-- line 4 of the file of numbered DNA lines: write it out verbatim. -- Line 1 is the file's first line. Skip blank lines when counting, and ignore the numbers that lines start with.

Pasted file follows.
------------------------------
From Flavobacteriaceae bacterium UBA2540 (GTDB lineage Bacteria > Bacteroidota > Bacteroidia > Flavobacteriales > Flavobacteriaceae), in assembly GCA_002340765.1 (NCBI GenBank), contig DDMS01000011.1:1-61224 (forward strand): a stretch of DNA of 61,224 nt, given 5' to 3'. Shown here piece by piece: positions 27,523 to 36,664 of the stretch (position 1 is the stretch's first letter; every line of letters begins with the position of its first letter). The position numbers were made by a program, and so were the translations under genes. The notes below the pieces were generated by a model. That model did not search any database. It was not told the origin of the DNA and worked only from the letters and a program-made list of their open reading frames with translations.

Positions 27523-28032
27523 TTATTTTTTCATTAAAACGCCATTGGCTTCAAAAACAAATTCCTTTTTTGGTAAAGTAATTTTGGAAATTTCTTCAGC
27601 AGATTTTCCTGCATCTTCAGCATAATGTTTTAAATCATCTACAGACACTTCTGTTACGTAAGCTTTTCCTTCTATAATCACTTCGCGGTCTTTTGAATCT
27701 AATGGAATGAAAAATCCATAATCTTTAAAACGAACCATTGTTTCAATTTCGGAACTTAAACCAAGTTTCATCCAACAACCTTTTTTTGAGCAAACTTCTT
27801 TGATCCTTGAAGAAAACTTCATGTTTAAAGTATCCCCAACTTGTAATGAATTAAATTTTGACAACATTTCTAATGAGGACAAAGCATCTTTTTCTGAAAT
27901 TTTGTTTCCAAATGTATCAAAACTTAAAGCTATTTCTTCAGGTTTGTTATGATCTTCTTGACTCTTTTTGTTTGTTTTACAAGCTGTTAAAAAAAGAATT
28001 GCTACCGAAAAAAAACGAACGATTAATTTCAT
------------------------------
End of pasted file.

27601 AGATTTTCCTGCATCTTCAGCATAATGTTTTAAATCATCTACAGACACTTCTGTTACGTAAGCTTTTCCTTCTATAATCACTTCGCGGTCTTTTGAATCT